A delicious fish recipe found in “Fransk Bondekost”
(French Farmhouse Cooking) published by
Hjemmets Kokebokklubb in in 1980
It is not correct to use the term “cousine” of French farmhouse cooking. It is more a natural part of life. There is no Machiavellian refinements or superfluous embellishments. Wholesome, tasty, simple ingredients in dishes to suit season, climate and workload.
A traditional dish from Scandinavian smorgasbords. usually served with fresh white bread and remulade sauce. Cabaret was frequently on the coffee table on the weekends in my childhood home. Usually we ate it while we watching the weekend entertainment on television.
I must confess that I’ve never made it myself or even eaten it since, although I enjoyed it a lot back then – Ted 🙂
A classic salad recipe found on the Snack & Salads section on the Danish “International Food Encyclopaedia MENU” published by Lademann
I don’t know if old Victoria liked this salad particularly, but the Danish Lademann’s “International Food Encyclopaedia MENU” has chosen to call it that anyway. I have my doubts really, as I’ve read on several occasions that she preferred her dishes a lot more filling than this – Ted 😉
A recipe from “Festmat” (Party Food) published by Hjemmets Kokebokklubb in 1992
I love shellfish, but how come the most expensive of them is, at least served au naturel, the most tasteless and boring of them all. Lobster may be regarded as the finest, but hey, give me crabs any day. Here’s a very nice way to serve crabs as a filling starter or lunch – Ted
A delicious salad recipe found in “Cattelins Kokebook” published in 1978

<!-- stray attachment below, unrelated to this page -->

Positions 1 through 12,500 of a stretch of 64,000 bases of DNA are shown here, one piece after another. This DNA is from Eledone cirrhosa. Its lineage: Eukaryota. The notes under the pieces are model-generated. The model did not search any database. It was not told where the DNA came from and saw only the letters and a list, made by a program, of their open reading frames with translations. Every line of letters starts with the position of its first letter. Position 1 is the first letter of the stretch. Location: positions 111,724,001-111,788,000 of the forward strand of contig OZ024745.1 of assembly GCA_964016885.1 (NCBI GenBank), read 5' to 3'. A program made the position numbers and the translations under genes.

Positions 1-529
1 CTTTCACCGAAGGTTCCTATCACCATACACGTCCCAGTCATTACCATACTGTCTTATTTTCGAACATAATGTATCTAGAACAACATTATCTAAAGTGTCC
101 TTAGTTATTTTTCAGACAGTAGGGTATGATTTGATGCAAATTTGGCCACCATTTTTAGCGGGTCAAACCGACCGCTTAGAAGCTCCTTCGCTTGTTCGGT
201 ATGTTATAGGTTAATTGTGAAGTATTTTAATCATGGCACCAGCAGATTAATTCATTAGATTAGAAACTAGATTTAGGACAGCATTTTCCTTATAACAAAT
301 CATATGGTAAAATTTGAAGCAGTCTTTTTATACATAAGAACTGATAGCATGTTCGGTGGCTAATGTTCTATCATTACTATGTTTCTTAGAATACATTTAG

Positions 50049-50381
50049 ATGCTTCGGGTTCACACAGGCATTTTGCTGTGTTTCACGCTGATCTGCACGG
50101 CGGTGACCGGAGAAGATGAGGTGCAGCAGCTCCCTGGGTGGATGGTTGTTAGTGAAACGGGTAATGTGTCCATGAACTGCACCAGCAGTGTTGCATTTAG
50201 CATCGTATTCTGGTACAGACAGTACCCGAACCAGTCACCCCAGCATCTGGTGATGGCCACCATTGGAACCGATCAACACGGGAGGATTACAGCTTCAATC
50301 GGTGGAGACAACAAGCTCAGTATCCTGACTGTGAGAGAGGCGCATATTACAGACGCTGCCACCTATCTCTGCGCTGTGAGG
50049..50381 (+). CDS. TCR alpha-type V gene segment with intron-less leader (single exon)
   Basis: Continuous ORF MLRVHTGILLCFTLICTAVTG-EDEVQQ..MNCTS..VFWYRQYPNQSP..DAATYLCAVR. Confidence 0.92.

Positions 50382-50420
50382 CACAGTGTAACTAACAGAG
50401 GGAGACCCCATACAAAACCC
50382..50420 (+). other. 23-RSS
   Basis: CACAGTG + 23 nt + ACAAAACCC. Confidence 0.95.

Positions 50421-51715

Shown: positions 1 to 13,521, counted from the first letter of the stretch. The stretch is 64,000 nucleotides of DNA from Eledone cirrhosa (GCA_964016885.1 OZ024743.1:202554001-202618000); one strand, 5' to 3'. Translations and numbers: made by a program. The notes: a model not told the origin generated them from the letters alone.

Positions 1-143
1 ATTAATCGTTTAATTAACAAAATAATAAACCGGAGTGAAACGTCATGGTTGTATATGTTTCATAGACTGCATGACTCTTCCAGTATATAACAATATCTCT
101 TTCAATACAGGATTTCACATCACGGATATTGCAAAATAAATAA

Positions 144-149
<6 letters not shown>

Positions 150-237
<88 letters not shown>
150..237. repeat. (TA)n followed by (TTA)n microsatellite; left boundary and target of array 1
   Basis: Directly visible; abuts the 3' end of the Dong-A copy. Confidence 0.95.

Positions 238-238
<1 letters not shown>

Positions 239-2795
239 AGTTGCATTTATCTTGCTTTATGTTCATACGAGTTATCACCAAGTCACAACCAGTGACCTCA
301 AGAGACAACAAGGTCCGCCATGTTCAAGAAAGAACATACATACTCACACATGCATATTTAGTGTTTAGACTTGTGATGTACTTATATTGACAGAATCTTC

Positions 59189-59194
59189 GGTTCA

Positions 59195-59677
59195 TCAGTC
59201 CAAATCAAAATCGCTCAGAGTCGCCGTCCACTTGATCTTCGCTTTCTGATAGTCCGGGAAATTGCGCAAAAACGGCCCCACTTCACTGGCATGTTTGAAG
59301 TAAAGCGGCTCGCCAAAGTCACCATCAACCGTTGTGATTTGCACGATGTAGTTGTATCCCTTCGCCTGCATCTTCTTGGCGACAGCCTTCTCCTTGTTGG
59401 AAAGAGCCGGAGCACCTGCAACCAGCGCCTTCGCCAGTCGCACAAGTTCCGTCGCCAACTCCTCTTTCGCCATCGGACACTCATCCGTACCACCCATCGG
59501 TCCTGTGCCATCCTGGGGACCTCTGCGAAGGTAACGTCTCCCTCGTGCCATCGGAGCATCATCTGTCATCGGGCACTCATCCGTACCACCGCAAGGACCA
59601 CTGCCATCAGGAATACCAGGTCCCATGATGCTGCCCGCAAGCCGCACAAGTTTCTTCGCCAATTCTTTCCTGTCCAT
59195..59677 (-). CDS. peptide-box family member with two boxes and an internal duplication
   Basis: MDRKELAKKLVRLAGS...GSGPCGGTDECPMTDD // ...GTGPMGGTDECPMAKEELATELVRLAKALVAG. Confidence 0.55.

Cattelin writes: We often had the pleasure of serving the old Swedish king, Gustav VI. On many different occasions we made lunches and dinners for him, both for private occations as for more official. The king was very much aware what he liked and disliked and he really disliked garlic. Therefore, this salad is composed without this ingredient
A traditional Norwegian Fish Dish found on matoppskrift.org
This is a very special dish from Bergen that was created when a Swedish prince visited the city at one time. The Swedish prince wanted cod for dinner, and the dish was made seeking to avoid serving boiled cod for so many guests.
A classic recipe found on rimi.no – Recipe by : Marit Røttingsnes Westlie
Back in the fifties, sixties and seventies there wasn’t an outdoor restaurant in Norway without this dish on the menu. It was the ultimate summer dish back then and I’ve had it at the outdoor restaurant in the sculpture park at Frogner in Oslo more times than than I can count. It was gone from the menus for ages to give room for Italian and French dishes but luckily our best chefs have created a new interest in our own culinary tradition so it’s back now.
By the way, the summer plate is very often followed by the other one of todays dishes, ice cream with hazelnut brittle. Don’t miss the combination if you’re ever in Norway – Ted